be ye therefore sober, and watch unto prayer] The first of the two verbs is defined by Greek ethical writers (Aristotle, Eth. Nicom. ii. 2) as implying the harmony of affections and desires with reason. Of the two English words “sober” or temperate, by which it is commonly rendered, the latter, as expressing the due control of passions, is the more adequate. The Vulgate gives “Estote prudentes,” but that adjective belongs to another Greek ethical term. Mark 5:15, Romans 12:3, 2 Corinthians 5:13, may be noticed as among the other passages in which the same verb occurs. Strictly speaking, indeed, the word “sober” is wanted instead of “watch” for the second verb, which implies in the strictest sense “abstinence from wine and strong drink.” The word commonly translated “watch” (Matthew 24:42-43; Matthew 26:38-41) is altogether different. It may be noticed that the tense of the two verbs in the original implies not a general precept, but a call to an immediate act. The words of St Peter present a singular contrast to the effect that has commonly been produced in later ages by the belief that the end of the world was near. Terror and alarm, the abandonment of earthly callings and social duties accompanied that belief in the tenth century, when kings left their thrones and sought the seclusion of the monastery, “appropinquante fine saeculi,” and a like agitation has accompanied it since. To the Apostle’s mind the approach of the end of all things is a motive for calmness and self-control. He seems almost to reproduce the thought of a poet of whom he had probably never heard,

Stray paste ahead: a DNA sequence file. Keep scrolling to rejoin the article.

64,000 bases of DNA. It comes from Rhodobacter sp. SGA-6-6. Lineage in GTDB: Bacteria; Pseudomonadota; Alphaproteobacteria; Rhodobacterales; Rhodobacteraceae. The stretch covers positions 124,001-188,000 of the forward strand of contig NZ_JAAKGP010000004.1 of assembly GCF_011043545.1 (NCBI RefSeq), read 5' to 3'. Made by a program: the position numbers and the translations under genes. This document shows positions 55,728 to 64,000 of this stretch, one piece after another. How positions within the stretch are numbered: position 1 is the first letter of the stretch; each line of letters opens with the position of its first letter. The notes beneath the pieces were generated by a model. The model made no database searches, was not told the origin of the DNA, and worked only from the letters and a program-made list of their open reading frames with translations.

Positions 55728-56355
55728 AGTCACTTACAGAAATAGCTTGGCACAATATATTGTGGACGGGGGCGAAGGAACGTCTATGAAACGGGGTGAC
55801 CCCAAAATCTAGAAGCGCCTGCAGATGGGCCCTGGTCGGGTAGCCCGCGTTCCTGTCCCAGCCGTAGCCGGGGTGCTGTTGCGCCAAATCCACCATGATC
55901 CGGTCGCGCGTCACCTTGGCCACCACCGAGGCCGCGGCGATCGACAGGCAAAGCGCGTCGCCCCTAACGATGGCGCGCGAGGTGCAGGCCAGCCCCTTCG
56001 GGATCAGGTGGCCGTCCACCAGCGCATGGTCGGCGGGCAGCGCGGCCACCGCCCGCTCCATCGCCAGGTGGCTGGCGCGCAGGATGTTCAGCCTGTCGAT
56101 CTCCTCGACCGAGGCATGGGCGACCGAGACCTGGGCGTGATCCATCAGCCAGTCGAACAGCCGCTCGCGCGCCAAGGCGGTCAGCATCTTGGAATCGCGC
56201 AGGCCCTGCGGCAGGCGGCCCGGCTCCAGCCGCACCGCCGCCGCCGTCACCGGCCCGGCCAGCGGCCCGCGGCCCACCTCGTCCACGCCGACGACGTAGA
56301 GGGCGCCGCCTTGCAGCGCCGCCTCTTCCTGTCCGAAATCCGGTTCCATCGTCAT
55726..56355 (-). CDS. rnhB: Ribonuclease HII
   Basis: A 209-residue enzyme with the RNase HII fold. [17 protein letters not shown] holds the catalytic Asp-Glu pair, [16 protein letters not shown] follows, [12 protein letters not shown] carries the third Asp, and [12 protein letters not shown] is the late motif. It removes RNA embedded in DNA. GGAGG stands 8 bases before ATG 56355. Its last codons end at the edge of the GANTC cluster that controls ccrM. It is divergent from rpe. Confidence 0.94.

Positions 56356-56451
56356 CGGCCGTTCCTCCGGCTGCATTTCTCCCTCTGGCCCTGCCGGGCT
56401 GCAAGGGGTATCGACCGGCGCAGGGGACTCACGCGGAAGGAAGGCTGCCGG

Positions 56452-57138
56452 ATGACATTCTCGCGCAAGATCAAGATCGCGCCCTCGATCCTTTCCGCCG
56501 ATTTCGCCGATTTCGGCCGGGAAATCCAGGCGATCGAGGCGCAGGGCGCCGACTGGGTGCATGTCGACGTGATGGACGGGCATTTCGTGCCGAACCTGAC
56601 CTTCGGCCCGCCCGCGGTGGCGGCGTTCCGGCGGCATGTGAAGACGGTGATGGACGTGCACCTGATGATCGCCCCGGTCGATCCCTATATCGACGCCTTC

[Si fractus illabatur orbis
Impavidum ferient ruinae.]
“Should the world’s ruins round him break
His confidence it will not shake;
Unmoved he bears it all.”
(Hor. Od. iii. 3. 7.)
The “calmness” of the Apostle differs, however, from that of the philosopher. It is not merely the self-command of one who has conquered. Men are to be sober with a view to prayer. Desires of all kinds, above all, those of man’s lower nature, are fatal to the energy and therefore to the efficacy of prayer.
And above all things have fervent charity among yourselves: for charity shall cover the multitude of sins.8. And above all things have fervent charity] It is to be regretted that the unintelligent desire for variation which the translators of 1611 took almost as their guiding principle, and in this instance, perhaps, their fondness for current theological terms, should have led them to obscure the unity of Apostolic teaching by using the word “charity” instead of “love.” The use of the same word in 1 Corinthians 13. helps us indeed to perceive the agreement of St Peter and St Paul, but we lose sight of the harmony between their teaching and that of St John. On the general precept and on the word “fervent” see note on chapter 1 Peter 1:22.